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Thread: New subpanel?

  1. #1
    DIY Member Zenman's Avatar
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    Default New subpanel?

    In the near future I'm planning to add some electric to my soon-to-be workshop in the basement which is about 50 feet away from the main panel (new 200 amp panel). I have a bunch of toys... um... I mean tools. Your basic wood working tools plus an arc welder and my wife's kilns... They all run on 110v, but who knows maybe I'll get some 220v tools soon.

    So my question is; is it worth installing a new subpanel in my workshop or run several new lines as needed from the main panel? How many amps for the subpanel? Also what type of wire and\or conduit would be needed to be run to the subpanel?

    Thanks!

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    Electrical Contractor/Instructor jwelectric's Avatar
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    First if you are going to be doing a lot of cutting and sanding in your basement lets hope you have one hell of a dust system.

    Second if you are planning on welding where there is a lot of wood dust in your basement letís hope and pray that you have one of the best homeowners insurance polices out there.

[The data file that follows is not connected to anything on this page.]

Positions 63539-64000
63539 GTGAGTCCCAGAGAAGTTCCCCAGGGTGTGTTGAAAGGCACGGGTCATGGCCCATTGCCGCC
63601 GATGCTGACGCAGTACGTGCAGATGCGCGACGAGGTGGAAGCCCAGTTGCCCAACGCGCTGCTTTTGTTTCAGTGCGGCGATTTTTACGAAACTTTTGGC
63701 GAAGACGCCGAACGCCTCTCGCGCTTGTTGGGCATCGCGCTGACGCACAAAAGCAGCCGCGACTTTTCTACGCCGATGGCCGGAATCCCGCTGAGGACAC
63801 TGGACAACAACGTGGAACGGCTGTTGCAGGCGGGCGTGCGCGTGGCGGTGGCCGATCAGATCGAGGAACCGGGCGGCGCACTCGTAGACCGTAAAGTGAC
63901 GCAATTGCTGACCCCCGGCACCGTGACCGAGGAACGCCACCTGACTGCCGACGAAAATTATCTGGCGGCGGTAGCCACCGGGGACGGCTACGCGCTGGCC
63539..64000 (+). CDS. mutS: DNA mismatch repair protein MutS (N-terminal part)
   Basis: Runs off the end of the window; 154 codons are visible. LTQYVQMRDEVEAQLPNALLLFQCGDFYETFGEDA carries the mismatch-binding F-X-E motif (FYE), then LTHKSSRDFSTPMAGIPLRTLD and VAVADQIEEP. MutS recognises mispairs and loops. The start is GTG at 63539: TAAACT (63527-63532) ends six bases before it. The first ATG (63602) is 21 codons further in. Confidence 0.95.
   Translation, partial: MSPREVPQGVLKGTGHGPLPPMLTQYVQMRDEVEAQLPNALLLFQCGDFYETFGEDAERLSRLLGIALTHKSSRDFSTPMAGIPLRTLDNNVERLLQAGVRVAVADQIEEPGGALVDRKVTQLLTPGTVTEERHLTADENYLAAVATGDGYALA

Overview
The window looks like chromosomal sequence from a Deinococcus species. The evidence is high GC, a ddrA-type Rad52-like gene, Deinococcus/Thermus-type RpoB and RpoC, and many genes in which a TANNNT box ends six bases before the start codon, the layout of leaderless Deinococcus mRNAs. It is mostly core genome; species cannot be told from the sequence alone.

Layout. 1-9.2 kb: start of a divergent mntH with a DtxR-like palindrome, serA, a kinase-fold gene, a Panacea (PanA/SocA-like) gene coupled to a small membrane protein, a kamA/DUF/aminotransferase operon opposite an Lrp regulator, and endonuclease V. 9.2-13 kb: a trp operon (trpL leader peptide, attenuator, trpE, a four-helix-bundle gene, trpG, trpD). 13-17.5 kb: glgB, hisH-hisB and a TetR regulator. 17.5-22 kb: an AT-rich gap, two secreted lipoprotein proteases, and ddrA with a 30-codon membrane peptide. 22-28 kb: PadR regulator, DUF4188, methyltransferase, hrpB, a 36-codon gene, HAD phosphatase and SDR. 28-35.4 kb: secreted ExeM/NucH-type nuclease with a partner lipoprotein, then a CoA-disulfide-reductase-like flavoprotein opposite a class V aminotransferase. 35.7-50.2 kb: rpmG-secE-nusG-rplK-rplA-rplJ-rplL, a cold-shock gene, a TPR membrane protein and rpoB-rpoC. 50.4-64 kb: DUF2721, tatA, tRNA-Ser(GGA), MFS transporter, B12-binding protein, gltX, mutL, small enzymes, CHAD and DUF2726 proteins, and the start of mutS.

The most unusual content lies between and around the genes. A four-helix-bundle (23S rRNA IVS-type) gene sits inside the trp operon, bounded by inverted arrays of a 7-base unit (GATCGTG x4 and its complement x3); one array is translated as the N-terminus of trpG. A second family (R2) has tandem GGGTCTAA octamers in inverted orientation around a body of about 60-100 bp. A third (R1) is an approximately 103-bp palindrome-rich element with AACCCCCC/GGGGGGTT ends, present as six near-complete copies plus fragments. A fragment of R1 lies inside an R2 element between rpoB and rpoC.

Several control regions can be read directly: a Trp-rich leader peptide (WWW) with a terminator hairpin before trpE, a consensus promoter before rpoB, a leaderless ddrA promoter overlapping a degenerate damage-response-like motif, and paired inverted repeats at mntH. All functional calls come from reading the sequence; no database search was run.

Third the size of the remote panel will depend on the load imposed.

    Fourth the method in which you wire this remote panel is a design issue.

    I hope I have helped in some way but with the information given it is the best I have to offer.

  3. #3
    DIY Member Zenman's Avatar
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    1. Dust collection system is planned.

    2. Actually I haven't done any welding in the past 20 years, but thought I should mention it since I still have it.

    3. I guess I should figure out the maximum number of tools\appliances that could actually be running at the same time. For now lets just say one lighting circuit, and four 20 amp circuits all (possibly) being used at the same time. (lights, sump pump, dust collector, table saw, kiln)

    4. Yes, this is the main question, wire type and design.